Artists who deliberately and publicly claim LGBTQIA+ identities and country or roots affiliations exist across a rich spectrum. Some performers, like autoharp-strumming drag queen Trixie Mattel and piano bar expat James Wilson of Paisley Fields, build their flamboyant identities just as much around the exaggerated cowpoke campiness of their stage wear and the winking humor in their demeanors as their stylistic sensibilities.
Others, like the duo Tina & Her Pony and the vocally trained singer-songwriter Eli Conley, sketch characters whose identities defy heterosexual or cisgender norms in compelling detail. Though their archetypal work together has mostly leaned toward folk-rock, the Indigo Girls have long spun stories of southern queer lives, and a new one, “Country Radio,” written and sung by the duo’s Emily Saliers, paints a portrait of a smalltown, gay fan for whom mainstream country songs are a source of both fantasy and exclusion.
Loamlands, the musical vehicle of nonbinary North Carolina songwriter Kym Register, has in its repertoire a somber lament of the historic, regional slaying of two gay men. Kevin Thornton, the nimble imagination behind Indiana Queen, translated the anxious yearning in his songs into a visual album that treats male bodies with wistful admiration and desire and conveys the melancholy of finding a certain kind of success just out of reach in Nashville.
There are the subtle yet significant storytelling choices of Mercy Bell, who captures uneasy recollections of coming of age and coming out. Kristin Davidson and Carolyn Phillips, of the acoustic duo Hardened and Tempered, gently conjure wanderlust in the wide-open western spaces of cowboy mythology. Ty Herndon flipped the gender of the pronouns in a rerecording of one of his ’90s country hits. Brandon Stansell favors contemporary country-pop production and ponders small-town identity and youthful rejection from a personalized, openly emotional vantage, while Cameron Hawthorn draws on a disco-influenced, modern country era to depict line-dancing lust in one of his videos
There’s rich variety, too, in the ways that performers shape melodies and use their voices, sometimes decentering or dissolving rigid, gendered binaries. Mary Gauthier and the Indigos’ Amy Ray have long been emblems of visceral expression, toughened witnesses to suffering at the social margins who often sing in stern, lower registers. Sarah Shook and Jaime Wyatt, who’ve more recently staked out space at alt-country’s punkish and outlaw poles, respectively, shape their songs around hard-living antihero personas stoically surveying damage they’ve wrought, while Cindy Emch, of the Secret Emchy Society takes a brassy, barroom belting approach to roguery.
Karen Pittelman, front woman of Karen & the Sorrows, sings disarmingly tender tunes with an artful sweetness that matches the gussied-up, vintage country look she’s cultivated. Waylon Payne, pedigreed son of ’70s country star Sammi Smith, brings a delicate, poetically unguarded touch to the role of the downhome troubadour. Alex Caress of Little Bandit and Wily Gaby of Goldenchild explore balladeer vulnerability and melodrama by swelling into high notes and emoting with sly finesse.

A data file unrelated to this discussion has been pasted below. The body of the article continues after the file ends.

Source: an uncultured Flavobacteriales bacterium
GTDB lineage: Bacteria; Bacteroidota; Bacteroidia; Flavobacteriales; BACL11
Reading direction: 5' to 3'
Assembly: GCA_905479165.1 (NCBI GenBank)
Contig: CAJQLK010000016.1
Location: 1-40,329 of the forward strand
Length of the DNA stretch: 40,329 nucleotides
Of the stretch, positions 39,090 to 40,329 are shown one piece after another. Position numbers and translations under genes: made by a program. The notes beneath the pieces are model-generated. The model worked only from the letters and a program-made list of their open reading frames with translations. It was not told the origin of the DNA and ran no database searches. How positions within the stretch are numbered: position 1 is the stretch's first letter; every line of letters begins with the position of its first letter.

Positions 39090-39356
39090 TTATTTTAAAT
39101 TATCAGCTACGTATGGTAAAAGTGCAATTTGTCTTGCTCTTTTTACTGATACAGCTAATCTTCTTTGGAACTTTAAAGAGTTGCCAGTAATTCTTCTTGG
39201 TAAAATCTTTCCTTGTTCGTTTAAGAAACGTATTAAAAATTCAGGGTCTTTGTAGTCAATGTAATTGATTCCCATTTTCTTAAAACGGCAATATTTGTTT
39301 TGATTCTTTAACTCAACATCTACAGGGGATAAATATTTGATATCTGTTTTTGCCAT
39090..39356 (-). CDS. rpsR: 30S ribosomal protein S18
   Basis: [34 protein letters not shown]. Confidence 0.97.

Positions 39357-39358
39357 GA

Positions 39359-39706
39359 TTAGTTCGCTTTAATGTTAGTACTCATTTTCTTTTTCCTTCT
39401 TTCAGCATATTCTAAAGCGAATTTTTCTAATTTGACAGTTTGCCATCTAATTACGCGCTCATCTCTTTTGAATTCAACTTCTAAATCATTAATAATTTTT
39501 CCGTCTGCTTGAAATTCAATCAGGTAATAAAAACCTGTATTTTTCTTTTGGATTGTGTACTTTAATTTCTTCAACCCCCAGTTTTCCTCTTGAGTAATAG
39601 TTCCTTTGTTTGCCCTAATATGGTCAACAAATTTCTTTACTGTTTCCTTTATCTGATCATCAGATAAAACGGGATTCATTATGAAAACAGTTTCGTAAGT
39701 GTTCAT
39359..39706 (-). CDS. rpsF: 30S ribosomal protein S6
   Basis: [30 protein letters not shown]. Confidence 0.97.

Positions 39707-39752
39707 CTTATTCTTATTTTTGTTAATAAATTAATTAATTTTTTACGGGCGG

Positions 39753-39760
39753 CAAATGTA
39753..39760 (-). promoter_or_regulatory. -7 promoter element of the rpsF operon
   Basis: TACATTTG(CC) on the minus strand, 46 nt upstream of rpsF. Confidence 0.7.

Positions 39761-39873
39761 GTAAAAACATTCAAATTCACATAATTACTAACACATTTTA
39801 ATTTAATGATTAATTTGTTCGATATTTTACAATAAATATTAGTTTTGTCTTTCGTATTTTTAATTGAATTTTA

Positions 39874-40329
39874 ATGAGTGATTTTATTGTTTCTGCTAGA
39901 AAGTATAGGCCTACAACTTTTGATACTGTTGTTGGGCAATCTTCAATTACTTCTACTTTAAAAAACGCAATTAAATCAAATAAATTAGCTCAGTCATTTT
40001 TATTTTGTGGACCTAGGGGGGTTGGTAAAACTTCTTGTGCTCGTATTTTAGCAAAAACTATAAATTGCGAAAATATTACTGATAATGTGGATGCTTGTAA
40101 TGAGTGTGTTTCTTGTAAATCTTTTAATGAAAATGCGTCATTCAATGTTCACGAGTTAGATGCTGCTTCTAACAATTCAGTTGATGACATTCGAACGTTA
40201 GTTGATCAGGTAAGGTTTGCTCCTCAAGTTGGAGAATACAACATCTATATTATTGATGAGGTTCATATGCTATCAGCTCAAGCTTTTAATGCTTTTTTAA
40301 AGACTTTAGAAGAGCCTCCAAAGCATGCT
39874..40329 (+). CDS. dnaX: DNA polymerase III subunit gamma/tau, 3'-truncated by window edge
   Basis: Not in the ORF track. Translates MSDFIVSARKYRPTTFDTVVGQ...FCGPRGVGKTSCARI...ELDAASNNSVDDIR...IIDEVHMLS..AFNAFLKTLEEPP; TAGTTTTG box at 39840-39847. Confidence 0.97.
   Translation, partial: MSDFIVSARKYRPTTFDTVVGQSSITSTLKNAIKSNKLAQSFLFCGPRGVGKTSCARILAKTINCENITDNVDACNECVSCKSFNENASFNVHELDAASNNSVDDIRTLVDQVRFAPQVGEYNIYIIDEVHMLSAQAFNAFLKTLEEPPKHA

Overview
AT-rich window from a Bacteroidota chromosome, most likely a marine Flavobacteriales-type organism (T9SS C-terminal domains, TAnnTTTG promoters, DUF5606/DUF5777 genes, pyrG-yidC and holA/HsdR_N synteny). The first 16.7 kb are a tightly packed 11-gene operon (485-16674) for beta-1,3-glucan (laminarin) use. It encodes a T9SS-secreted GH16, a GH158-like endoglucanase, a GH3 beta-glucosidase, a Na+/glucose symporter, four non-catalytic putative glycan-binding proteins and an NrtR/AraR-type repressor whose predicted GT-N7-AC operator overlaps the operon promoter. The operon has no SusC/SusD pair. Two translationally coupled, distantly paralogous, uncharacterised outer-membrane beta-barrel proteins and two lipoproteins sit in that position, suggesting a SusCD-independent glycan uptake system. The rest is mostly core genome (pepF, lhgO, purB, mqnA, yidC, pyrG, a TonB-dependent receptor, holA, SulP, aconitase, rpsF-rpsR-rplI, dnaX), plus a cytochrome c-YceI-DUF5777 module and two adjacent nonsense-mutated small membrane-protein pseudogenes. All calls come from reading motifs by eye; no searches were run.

Then there are highly accomplished instrumentalists, singers and percussive dancers, like Joe Troop, Justin Hiltner, Jake Blount, Tatiana Hargreaves, Amythyst Kiah, Sam Gleaves, Brandon Godman, Nic Gareiss, Willi Carlisle, Tyler Hughes and the duo Cathy Fink & Marcy Marxer, whose work expands notions of musical tradition with their virtuosity, historical knowledge, compositional contributions and collaborations. They were either born into or gravitated toward folk, bluegrass, old-time and string band communities, many of them in Appalachia, made up of family bands, festivals, fiddle camps, jam sessions and serious, often academic, study of established instrumental techniques, storehouses of standard songs and cultural lineages.
These music-makers certainly don’t look or sound alike, nor do they all share the same aims and aspirations. They also have wildly different relationships to musical and cultural conventions, popular lineages and place; some came up in rural hamlets, small towns or modest cities in the South or Midwest that they’ve chosen to either remain in or escape—to the industry stronghold of Nashville, to the cosmopolitan coasts—and others picked up the music as city dwellers. There are those who’ve worked to claim their spaces in well-established music communities through faithful participation and mastery of their canons and customs, and those who place their LGBTQIA+ identities front and center, emphasizing the specifics of their marginalized vantage points, seeking to intervene in convention and radically revise historical narratives and viewing their music as a form of activism.
The playlist that follows isn’t intended to be exhaustive. You won’t find some of the usual suspects that feature in brief intros to queer country—not the once obscure, now celebrated pioneering ’70s outsider Lavender Country or k.d. lang or “Follow Your Arrow.” What you will find are tracks and videos—the better to fill in the picture of performing and presentation styles and visual theater—from a cross section of LGBTQIA+ artists who call countrified aesthetics and cultures their own.